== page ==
James Hellyer

"Surely if the leader of our party gave a lead on an issue like this, it would appear (whether it was intended to or not) as if the party was telling individuals who happened to take a different view that they were wrong."

You can say that an opinion is wrong without demonstrating a lack of regard for the people who hold it.

Simon C


I think you are right - courage is becoming a hallmark of Liam's campaign. He is showing that he is prepared to confront unpalatable and difficult questions. Whatever your views on abortion are, he is surely right to say that the figure of 180,000 a year must give us all food for thought as well as challenging our assumptions about the health of our society. As Marjorie Wallace, of SANE, wrote to the Times last week, he has consistently supported Mental Health campaigners - not a fashionable or electorally attractive cause - but one he has been unafraid to use as a theme for his campaign.

Given the issues that face Britain, courage is a virtue we will need in our leaders. I would be interested to know how other bloggers think the various candidates have exhibited courage by their conduct of their campaigns so far.


Of course a leader is going to have to display courage.The Conservative party faces some very severe challenges in the months ahead and whoever wins will have to be very brave.
I'm not sure if Liam has really been brave so far.I'm not really sure that abortion should be a matter for party political debate and I thought his claim that politicians who criticised the handling of the Iraq war were undermining the morale of our troops there was a very cheap shot and unworthy of him.Having said that I may still vote for him if I have one.

James Hellyer

"I'm not really sure that abortion should be a matter for party political debate."

And Dr Fox didn't say it would be. Fox said such matters were issues of conscience, but that he would "give a lead". It would only be "party political" if people were saying it would be a manifesto commitment or subject to the party whip.

It is courageous to speak out on these issues, but because it inevitably leads the the dishonest spinning the people like Ken Clarke launched on yesterday.

"I thought his claim that politicians who criticised the handling of the Iraq war were undermining the morale of our troops there was a very cheap shot"

But an accurate one, nevertheless. The Telegraph cited officer saying they were being demoralised, because politicians focussed on the legitimacy of their presence in Iraq, rather than on what they should be doing there. That's just what's Clarke's big Iraq speech was guilty of.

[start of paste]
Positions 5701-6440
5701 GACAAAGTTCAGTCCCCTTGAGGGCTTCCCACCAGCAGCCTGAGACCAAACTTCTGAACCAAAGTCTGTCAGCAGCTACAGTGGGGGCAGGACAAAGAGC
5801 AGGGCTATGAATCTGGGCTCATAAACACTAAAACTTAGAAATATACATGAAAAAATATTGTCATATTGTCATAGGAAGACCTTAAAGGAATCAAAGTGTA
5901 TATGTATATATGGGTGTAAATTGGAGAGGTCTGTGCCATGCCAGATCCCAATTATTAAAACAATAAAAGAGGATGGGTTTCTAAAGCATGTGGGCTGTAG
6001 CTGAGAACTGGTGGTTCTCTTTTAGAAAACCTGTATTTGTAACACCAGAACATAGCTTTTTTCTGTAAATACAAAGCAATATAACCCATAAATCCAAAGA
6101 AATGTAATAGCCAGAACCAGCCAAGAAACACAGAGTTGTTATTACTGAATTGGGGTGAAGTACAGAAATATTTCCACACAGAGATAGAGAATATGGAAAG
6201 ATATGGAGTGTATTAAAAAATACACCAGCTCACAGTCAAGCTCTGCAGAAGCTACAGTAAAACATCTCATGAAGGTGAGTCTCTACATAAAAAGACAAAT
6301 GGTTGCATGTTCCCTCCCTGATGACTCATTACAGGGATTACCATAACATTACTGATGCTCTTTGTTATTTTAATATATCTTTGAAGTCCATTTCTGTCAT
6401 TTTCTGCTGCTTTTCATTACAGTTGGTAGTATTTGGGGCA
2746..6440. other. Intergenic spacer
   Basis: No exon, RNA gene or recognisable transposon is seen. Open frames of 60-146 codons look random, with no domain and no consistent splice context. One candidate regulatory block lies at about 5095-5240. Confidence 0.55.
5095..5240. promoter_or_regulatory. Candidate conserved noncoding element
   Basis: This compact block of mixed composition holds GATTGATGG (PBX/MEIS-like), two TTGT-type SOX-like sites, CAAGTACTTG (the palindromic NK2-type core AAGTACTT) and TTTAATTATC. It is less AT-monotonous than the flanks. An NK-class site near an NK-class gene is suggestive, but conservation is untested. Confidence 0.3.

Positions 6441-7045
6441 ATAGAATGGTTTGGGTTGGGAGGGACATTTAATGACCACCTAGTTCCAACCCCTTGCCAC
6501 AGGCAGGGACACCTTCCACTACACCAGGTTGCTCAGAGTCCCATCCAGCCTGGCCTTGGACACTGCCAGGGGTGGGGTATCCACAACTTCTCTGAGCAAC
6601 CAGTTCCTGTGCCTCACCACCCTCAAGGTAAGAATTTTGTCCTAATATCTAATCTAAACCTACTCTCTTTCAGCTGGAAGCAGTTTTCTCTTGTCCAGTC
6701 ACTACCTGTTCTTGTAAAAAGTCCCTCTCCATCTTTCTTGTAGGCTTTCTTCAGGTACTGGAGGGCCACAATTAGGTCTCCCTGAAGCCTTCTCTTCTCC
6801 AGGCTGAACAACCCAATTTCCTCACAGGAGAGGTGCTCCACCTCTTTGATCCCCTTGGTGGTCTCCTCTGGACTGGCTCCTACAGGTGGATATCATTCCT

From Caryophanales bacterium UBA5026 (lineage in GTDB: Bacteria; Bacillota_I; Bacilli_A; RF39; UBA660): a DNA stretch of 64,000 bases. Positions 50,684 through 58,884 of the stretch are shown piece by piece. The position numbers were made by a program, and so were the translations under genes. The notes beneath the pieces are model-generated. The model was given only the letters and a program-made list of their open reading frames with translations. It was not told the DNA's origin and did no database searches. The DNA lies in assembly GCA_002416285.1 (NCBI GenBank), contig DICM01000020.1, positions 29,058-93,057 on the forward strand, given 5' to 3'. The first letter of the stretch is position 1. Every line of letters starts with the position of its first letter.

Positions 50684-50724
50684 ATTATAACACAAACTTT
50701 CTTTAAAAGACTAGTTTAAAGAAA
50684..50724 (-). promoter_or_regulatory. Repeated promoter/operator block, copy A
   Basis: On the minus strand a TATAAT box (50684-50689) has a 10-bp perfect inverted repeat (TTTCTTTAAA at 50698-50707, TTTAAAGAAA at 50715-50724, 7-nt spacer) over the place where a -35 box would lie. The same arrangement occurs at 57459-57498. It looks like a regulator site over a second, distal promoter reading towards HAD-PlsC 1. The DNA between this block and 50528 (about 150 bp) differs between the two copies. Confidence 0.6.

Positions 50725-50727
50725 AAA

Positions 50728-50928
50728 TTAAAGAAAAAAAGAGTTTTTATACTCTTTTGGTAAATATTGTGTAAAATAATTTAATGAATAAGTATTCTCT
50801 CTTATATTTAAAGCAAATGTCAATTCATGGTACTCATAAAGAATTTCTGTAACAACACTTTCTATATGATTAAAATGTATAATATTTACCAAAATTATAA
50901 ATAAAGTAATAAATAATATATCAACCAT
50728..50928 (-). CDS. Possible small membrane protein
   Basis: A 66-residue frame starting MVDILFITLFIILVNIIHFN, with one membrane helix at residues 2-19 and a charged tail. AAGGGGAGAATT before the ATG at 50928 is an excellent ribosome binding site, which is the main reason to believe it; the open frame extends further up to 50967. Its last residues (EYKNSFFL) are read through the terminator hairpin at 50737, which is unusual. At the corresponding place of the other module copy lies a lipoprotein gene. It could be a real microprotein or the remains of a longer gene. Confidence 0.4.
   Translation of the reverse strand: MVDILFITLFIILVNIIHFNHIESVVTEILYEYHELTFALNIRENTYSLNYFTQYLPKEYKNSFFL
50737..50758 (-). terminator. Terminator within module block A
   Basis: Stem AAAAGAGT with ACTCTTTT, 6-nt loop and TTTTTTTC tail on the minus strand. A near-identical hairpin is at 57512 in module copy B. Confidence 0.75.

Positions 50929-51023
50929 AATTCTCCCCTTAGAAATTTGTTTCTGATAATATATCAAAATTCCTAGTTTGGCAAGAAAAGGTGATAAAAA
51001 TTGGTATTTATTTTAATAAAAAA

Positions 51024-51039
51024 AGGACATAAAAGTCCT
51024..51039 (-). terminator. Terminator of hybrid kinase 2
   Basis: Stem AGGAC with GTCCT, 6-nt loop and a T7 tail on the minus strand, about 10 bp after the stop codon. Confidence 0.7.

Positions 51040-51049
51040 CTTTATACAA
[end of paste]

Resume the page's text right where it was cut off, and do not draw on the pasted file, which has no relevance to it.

I don't see what is in any courageous about giving his views on abortion.Perhaps it was a way of trying to curry favour with the Cornerstone group and get some votes from them.In any case I firmly believe that this is a subject for an individuals conscience and am not really interested in Liam or any other politician 'giving a lead' on the subject.
It was interesting that pro-Iraq war candidates such as Davis or Cameron have not tried to make cheap political capital out anti Iraq candidates as Liam did.I hope he doesn't repeat his foolishness.

James Hellyer

"I don't see what is in any courageous about giving his views on abortion."

It's courageous precisely because you are demonised if your views differ from maintaining the status quo. On which I refer you to Ken Clarke's cheap shots on Sunday AM and the Telegraph raising the spectre of the religious right (which, of course, had nothing to do with the article's author fawning over Davis at every opportunity).

"Perhaps it was a way of trying to curry favour with the Cornerstone group and get some votes from them"

That's a cheap shot, which ignores the fact that Dr Fox's views on that issue are ones of long standing and are on the public record.

"It was interesting that pro-Iraq war candidates such as Davis or Cameron have not tried to make cheap political capital out anti Iraq candidates as Liam did."

Apart from when David Cameron did, of course. And I note that you are avoiding the smallmatter of Dr Fox being right. Our troops were feeding back that they were demoralised by politicians dwelling on the legitimacy of the war, and thus underminig what they were doing there. That was just the focus of Clarke's speech.


Who's is demonising Liam James ,not me or anyone else as far as I know. He presumably raised the subject of abortion for a reason, I merely speculated that this may have been to get votes from the Cornerstone group.It was not meant to be a shot ,cheap or otherwise.
Our troops are hardly 'feeding back that they are demoralised by politicians dwelling on the legitimacy of the war'.Most soldiers I know are entirely indifferent to the views of politicians at best.I haven't seen the Telegraph article to which you refer but wouls suggest that if you are really interested in the views of our troops you should have a look at the ARRSE website.You might find it enlightening.
I haven't ignored 'the smallmatter of Dr Fox being right',I think he's wrong.